skip to Main Content
What Is A Spendthrift Trust And What Are The Benefits?

What Is a Spendthrift Trust and What Are the Benefits?


Estate planning is an important part of securing your future and the future of your beneficiaries. Planning helps protect your assets and your family. There are several tools and services that our experienced attorneys will discuss with you to help plan for the unexpected and protect your assets if you become incapacitated or after you pass away. One of those tools is a spendthrift trust.

What Is a Spendthrift Trust?

A spendthrift trust is a way to protect assets for your beneficiary. There is a third person (a trustee or fiduciary) who manages the assets and dispenses them in accordance with your wishes.

In 2012, the legislature established the qualified self-settled spendthrift trust (QSSST) to allow asset protection through an irrevocable trust. The person who establishes the trust is called the settlor. The settlor can retain beneficial interest in the assets, which are then not subject to seizure by creditors.

This is a type of asset protection trust that has a clause preventing the beneficiary from spending down the assets or borrowing unwisely against the assets. In essence, it protects the beneficiary from making unwise financial decisions and protects the assets from most creditors.

The assets are in spendthrift trusts are also protected from the settlor’s creditors. This is helpful for people who are in businesses with a high rate of lawsuits, such as building contractors or doctors.

However, in the Commonwealth of Virginia, there is a five-year transition period. During this time, creditors can file a claim against the assets transferred into a QSSST. Once that five-year period is over, creditors may not be able to touch the assets unless they can prove that the trust was created to defraud creditors.

The Role of the Trustee

In a spendthrift trust, the beneficiary does not get control over the assets. Instead, a trustee makes direct payments or dispenses cash payments like an allowance. This is an option for settlors who have a beneficiary they worry could squander or waste their inheritance.

A QSSST can also be used to protect assets from a beneficiary’s spouse if the settlor anticipates a divorce. Beneficiaries who have gambling problems, mental illness, or substance abuse issues can also benefit from this protection.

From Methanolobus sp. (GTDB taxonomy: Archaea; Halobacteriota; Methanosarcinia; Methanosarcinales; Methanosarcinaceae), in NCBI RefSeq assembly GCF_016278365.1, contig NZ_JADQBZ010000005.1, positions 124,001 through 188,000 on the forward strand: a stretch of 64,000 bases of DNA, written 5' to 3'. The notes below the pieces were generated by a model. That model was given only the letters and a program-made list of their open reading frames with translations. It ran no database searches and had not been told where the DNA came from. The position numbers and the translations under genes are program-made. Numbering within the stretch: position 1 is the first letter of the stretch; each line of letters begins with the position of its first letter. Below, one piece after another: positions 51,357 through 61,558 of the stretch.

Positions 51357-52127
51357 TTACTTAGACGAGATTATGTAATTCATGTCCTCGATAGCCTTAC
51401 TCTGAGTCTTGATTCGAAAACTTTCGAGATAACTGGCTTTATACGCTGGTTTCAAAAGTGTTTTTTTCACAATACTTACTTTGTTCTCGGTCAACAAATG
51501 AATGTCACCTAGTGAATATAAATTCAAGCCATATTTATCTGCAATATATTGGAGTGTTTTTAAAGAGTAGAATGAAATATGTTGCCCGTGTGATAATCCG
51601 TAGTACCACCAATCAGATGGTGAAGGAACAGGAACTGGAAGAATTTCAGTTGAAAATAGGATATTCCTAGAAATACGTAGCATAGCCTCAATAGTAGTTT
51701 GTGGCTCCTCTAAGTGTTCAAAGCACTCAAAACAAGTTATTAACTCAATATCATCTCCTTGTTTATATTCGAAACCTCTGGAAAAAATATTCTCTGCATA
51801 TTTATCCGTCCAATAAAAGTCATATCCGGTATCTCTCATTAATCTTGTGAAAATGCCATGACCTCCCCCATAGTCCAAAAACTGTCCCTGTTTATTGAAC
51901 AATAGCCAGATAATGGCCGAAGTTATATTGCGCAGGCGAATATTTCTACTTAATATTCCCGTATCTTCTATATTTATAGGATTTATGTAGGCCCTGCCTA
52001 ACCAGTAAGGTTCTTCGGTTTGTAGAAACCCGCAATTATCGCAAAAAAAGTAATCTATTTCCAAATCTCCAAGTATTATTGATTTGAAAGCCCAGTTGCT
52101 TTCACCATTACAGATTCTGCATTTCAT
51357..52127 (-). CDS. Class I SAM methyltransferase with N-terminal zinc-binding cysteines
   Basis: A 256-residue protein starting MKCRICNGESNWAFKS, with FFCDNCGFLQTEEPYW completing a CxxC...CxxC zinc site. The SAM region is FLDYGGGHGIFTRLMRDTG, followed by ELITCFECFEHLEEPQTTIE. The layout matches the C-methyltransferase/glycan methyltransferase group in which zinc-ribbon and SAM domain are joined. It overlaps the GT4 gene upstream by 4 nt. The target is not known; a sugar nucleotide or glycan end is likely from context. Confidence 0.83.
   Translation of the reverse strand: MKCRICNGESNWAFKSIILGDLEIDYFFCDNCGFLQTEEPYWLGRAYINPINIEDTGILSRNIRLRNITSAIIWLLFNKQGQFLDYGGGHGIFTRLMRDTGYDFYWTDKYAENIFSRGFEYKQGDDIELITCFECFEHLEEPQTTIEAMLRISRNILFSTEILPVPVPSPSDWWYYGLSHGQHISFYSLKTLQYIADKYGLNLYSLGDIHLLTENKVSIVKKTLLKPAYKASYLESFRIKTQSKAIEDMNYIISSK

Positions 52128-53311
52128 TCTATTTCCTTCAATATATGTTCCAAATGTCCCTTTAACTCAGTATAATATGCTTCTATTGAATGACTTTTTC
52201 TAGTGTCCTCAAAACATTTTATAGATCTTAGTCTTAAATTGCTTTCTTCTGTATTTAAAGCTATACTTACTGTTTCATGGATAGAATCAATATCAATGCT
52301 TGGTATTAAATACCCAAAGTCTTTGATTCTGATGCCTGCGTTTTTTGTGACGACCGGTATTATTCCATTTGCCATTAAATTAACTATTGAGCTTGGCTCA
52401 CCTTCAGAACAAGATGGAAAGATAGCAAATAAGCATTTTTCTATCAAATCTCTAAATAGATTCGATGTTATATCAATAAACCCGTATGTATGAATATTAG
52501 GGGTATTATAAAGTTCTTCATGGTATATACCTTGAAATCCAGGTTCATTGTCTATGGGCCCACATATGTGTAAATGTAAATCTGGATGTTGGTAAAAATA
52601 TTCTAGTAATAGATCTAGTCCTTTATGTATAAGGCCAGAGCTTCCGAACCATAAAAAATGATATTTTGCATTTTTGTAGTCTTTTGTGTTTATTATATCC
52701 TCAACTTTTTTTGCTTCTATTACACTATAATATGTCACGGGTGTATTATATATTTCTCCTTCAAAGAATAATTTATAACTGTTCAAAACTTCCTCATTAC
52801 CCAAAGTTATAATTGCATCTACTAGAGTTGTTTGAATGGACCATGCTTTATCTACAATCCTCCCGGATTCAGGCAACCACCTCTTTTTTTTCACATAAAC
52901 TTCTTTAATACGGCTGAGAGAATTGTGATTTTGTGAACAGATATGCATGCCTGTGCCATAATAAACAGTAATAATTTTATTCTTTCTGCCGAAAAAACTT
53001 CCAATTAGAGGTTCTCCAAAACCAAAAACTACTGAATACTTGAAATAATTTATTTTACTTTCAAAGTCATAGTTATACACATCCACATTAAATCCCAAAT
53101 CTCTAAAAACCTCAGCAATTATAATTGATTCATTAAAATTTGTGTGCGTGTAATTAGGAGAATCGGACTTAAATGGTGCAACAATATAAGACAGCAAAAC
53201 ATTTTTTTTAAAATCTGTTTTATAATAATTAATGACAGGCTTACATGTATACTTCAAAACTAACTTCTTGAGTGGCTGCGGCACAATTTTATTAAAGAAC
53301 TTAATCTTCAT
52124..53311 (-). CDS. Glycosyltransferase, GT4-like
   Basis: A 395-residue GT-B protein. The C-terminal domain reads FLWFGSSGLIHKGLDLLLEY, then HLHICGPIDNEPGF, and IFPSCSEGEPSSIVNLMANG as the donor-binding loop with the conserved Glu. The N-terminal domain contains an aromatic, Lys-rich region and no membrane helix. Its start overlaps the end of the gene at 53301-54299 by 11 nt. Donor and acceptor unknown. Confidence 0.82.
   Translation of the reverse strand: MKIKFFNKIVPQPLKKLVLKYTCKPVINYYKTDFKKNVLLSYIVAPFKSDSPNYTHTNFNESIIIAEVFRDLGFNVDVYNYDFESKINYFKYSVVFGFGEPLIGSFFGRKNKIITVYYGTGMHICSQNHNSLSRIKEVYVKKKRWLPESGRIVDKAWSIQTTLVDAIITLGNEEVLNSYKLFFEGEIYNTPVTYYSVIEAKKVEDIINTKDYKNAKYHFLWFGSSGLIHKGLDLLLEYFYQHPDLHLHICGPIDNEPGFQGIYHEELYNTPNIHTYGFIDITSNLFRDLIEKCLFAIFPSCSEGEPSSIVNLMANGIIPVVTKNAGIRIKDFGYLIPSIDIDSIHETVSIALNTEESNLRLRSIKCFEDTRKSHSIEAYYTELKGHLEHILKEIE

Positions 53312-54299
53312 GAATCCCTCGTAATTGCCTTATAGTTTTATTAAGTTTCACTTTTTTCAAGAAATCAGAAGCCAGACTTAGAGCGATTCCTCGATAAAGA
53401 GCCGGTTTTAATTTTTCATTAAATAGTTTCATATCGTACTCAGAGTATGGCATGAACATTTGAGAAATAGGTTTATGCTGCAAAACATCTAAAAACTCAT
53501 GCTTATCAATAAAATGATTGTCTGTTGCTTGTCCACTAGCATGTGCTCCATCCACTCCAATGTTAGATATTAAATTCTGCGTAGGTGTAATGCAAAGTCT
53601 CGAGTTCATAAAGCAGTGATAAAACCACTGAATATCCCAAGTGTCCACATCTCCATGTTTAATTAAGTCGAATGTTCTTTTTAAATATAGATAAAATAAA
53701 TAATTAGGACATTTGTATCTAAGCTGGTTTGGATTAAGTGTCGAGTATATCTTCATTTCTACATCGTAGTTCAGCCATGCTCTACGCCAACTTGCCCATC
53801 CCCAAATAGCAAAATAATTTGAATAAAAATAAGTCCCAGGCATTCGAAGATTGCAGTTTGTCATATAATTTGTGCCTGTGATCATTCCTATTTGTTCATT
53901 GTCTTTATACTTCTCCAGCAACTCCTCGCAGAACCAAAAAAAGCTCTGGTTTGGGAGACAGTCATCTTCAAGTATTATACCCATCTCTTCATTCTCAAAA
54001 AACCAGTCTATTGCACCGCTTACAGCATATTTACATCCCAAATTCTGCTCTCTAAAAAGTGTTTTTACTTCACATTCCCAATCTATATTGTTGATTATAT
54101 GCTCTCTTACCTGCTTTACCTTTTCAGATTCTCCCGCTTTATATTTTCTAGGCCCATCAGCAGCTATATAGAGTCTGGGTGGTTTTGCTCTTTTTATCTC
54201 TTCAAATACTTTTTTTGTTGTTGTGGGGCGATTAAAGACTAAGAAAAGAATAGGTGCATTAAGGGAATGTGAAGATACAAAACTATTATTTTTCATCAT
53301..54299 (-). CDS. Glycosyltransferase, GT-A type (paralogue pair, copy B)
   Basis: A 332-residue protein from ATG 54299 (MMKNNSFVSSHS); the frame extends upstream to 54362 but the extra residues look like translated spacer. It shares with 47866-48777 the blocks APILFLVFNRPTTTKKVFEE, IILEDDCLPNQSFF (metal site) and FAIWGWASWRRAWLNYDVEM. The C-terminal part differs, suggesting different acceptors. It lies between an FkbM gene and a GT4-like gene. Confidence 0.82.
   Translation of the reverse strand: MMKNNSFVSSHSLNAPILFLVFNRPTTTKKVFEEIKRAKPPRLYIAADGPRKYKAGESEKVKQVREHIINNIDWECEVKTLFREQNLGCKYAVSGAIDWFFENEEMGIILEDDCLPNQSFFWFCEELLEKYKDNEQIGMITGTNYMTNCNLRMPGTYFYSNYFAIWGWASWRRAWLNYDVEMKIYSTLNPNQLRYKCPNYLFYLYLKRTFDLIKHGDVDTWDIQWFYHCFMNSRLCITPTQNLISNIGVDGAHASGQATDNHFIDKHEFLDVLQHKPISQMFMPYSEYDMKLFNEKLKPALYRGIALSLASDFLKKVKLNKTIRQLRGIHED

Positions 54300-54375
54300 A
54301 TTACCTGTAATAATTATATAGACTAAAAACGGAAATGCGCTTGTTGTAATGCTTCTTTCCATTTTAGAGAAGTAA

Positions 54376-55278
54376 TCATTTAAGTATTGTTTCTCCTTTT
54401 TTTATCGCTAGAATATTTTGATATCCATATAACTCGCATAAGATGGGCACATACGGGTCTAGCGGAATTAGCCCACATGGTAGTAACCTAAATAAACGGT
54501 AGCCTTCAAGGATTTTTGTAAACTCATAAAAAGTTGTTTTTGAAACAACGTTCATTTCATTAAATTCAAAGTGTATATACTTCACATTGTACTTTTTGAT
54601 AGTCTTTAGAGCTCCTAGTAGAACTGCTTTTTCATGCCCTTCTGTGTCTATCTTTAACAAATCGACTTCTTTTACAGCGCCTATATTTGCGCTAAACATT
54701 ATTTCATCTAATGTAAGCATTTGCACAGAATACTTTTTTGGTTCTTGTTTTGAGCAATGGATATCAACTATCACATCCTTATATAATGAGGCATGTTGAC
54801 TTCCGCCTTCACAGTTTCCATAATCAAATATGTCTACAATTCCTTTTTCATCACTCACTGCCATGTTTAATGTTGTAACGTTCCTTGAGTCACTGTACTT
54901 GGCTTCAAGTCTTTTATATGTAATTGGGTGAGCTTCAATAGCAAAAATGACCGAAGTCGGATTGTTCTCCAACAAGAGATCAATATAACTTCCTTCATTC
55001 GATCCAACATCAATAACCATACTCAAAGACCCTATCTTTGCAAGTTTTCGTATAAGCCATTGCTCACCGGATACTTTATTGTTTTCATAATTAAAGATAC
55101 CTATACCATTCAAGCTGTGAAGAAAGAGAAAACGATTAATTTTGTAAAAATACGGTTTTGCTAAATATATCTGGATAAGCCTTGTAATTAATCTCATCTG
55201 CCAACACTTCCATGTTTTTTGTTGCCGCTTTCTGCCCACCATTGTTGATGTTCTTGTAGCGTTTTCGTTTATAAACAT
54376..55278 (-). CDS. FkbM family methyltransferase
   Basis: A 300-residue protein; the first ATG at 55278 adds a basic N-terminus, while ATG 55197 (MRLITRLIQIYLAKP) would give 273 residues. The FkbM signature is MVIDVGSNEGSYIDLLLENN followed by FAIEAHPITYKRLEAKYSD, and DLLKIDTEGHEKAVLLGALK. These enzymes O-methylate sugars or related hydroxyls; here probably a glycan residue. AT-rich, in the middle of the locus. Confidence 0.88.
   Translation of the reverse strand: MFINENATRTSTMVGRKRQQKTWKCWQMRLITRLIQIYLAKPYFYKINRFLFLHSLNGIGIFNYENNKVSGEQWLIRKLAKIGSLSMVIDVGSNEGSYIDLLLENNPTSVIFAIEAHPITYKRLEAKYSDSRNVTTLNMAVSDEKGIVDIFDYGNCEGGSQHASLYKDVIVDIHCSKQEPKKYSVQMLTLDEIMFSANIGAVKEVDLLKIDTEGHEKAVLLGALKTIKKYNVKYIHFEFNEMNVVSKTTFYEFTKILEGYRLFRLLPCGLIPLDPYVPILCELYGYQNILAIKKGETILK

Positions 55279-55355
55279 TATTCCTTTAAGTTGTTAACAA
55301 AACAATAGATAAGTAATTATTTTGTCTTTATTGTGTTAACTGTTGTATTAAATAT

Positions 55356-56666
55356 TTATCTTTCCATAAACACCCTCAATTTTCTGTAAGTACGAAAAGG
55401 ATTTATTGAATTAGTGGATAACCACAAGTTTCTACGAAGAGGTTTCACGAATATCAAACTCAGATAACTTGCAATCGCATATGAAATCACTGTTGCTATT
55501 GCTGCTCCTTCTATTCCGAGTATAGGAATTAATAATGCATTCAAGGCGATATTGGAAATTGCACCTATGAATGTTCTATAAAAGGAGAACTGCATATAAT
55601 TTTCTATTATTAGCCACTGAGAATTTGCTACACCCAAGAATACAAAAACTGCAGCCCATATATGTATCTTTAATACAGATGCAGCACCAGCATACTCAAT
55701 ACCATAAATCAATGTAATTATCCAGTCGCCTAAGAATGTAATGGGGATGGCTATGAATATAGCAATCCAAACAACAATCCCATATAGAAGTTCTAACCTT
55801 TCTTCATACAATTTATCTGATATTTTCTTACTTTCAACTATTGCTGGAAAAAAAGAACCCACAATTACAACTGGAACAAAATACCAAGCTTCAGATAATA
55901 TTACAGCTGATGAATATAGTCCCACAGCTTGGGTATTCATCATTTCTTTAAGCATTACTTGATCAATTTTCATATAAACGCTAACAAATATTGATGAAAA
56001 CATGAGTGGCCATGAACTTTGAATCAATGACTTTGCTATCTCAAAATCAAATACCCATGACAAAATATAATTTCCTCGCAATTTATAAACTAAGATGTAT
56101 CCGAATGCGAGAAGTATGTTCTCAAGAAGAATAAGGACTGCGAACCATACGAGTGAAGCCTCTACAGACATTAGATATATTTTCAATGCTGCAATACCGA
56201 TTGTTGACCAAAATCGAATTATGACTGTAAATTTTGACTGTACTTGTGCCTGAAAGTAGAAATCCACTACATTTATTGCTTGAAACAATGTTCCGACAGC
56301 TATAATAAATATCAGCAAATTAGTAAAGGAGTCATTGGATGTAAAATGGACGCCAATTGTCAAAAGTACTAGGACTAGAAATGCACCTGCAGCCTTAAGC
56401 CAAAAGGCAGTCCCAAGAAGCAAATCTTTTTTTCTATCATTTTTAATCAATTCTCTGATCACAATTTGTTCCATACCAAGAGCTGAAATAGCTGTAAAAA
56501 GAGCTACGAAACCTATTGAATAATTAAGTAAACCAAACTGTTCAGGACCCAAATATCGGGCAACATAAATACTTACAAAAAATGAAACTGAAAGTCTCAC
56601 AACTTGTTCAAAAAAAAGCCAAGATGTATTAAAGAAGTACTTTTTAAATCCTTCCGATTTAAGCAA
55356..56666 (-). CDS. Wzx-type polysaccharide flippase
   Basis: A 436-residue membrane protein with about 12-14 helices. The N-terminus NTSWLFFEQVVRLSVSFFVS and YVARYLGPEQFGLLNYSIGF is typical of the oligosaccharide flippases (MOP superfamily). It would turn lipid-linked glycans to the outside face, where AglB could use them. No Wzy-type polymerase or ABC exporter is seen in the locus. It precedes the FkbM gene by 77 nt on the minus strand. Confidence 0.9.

What Should You Consider?

Several requirements must be met in order for the trust to qualify as a QSSST. If these requirements are not met, the trust will not protect the assets from a creditor. The statute is complex, so it’s crucial you work with an experienced estate planning attorney.

An estate planning attorney can help ensure that the trust you create meets the requirements. These include that the trust must be irrevocable, created during the settlor’s lifetime, and names at least one beneficiary other than the settlor.

The trust must also have a qualified independent trustee and have some Virginia property included in the assets. Because the trust is irrevocable, the settlor cannot retain any right to veto a distribution from the trust. While this is one way to protect your assets, it can fail if there is misconduct on the part of the trustee or there are exempt creditors who can access the funds through the court.

Contact Taylor, Taylor & Taylor, Inc. Today to Protect Your Beneficiaries

If you want to discuss your estate plan and are concerned that a beneficiary will not be responsible with their inheritance, a spendthrift trust may be your answer. Contact Taylor, Taylor & Taylor, Inc. today to discuss this option and discover how estate planning can protect your assets and your family’s future. Contact our office today at 804-266-9619 for your initial confidential consultation.

Back To Top